The Globe described her living conditions throughout this ordeal:
It's a 21st-century Dickens story. There's not much to look at out the narrow second-floor window of 286 Hazel St. in downtown Sudbury. The back yard is a grey gravel driveway strewn with litter. There's a rusted black Ford that looks as though it's been up on blocks for a decade, and a yellowed dishwasher that someone discarded years ago. And overlooking it is the ramshackle two-storey, five-tenant apartment building where Kimberly Rogers, perhaps Ontario's best-known welfare recipient, spent almost every hour of the past three months ... this is where the 40-year-old expecting mother and straight-A recent college graduate spent her last days ..Sadly, her unborn child had no future, as he perished with his mother. "John Baird has said he cannot comment on the case, which he calls "a regrettable occurrence".... " (2)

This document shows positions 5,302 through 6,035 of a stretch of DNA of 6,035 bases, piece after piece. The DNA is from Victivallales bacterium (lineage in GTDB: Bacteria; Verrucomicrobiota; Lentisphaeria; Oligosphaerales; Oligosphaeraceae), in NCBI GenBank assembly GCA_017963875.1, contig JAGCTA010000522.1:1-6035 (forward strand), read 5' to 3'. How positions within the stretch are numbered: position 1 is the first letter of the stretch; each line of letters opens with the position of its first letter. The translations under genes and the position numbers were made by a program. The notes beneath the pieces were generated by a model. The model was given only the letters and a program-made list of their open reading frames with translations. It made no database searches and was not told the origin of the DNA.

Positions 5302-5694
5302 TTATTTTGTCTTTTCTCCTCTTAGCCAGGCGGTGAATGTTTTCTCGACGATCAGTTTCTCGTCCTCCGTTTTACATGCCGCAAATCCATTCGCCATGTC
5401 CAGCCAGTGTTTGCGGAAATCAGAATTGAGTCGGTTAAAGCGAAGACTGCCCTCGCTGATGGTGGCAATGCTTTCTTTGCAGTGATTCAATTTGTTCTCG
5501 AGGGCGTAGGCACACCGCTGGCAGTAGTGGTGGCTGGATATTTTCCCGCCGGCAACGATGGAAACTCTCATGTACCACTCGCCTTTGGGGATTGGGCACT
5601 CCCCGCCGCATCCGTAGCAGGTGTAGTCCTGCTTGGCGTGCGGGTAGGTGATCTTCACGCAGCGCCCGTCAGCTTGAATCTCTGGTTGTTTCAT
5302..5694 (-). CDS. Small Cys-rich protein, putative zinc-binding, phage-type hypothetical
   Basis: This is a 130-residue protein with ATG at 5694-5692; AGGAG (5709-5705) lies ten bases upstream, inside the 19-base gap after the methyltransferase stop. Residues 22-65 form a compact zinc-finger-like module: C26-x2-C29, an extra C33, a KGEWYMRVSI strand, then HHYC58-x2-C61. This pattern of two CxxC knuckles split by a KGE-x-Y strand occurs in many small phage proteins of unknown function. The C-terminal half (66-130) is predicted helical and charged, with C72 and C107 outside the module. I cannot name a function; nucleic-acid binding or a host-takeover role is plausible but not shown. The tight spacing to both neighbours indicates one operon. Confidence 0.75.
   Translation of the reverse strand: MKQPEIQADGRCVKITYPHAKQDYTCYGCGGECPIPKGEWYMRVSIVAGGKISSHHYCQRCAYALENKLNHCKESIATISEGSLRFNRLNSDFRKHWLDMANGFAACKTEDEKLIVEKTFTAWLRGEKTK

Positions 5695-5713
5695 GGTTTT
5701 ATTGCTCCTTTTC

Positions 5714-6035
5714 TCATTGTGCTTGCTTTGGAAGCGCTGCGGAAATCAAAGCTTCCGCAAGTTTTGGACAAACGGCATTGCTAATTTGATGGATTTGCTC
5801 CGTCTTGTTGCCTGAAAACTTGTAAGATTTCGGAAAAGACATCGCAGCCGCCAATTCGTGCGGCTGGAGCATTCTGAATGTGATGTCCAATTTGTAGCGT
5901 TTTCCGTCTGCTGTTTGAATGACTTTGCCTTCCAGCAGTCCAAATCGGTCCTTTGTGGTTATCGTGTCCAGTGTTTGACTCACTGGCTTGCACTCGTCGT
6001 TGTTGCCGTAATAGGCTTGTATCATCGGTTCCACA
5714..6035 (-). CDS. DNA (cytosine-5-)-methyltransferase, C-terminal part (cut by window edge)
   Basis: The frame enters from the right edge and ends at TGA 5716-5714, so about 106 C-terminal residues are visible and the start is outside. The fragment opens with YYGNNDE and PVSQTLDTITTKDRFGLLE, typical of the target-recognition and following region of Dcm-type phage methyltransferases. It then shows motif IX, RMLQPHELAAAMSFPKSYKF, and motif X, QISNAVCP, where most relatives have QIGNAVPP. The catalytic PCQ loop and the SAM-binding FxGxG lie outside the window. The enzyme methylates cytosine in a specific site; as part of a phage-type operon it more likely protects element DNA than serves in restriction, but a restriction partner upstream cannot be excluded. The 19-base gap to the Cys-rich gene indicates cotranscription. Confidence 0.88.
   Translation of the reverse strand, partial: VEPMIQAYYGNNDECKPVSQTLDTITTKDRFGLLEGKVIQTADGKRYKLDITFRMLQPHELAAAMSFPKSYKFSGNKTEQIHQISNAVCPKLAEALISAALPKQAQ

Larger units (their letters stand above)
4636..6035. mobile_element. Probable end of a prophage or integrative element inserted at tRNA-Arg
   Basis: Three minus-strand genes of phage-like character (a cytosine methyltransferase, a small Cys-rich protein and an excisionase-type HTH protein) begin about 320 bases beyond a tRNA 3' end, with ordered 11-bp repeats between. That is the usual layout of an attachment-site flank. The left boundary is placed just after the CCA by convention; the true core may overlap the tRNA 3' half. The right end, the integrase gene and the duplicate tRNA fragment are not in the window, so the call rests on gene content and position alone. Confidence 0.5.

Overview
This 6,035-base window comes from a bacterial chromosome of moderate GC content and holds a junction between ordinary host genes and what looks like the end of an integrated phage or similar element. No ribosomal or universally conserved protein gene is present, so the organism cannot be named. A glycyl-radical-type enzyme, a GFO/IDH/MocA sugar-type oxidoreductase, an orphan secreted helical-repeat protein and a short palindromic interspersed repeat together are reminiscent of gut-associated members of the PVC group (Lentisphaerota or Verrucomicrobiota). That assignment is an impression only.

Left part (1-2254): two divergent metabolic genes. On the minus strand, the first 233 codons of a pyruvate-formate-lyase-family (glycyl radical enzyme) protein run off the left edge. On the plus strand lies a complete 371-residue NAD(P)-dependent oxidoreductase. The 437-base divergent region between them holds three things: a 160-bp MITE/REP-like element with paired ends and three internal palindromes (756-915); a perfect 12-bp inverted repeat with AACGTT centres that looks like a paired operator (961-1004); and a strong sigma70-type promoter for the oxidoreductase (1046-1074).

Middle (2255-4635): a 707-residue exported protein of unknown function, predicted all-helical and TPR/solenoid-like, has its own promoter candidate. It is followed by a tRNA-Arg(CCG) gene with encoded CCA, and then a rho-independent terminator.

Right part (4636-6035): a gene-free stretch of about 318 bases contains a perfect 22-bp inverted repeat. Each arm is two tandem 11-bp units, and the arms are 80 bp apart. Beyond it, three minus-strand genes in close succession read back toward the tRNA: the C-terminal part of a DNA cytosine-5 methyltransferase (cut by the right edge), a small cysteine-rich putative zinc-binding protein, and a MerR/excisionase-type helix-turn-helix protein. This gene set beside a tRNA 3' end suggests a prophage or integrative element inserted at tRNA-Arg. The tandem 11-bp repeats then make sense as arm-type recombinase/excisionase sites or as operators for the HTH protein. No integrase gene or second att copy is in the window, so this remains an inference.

Her body wasn't found for two days. Eight months pregnant, she was trapped inside her sweltering apartment for the duration of a record-setting heat wave. Temperatures were above 30 degrees for six days in a row the week she died. "It was like a sauna in there," Amanda Chodura of Sudbury's Elizabeth Fry Society, who frequently visited with Rogers, told The Globe and Mail. Rogers's crime was one only a poor person could be convicted of.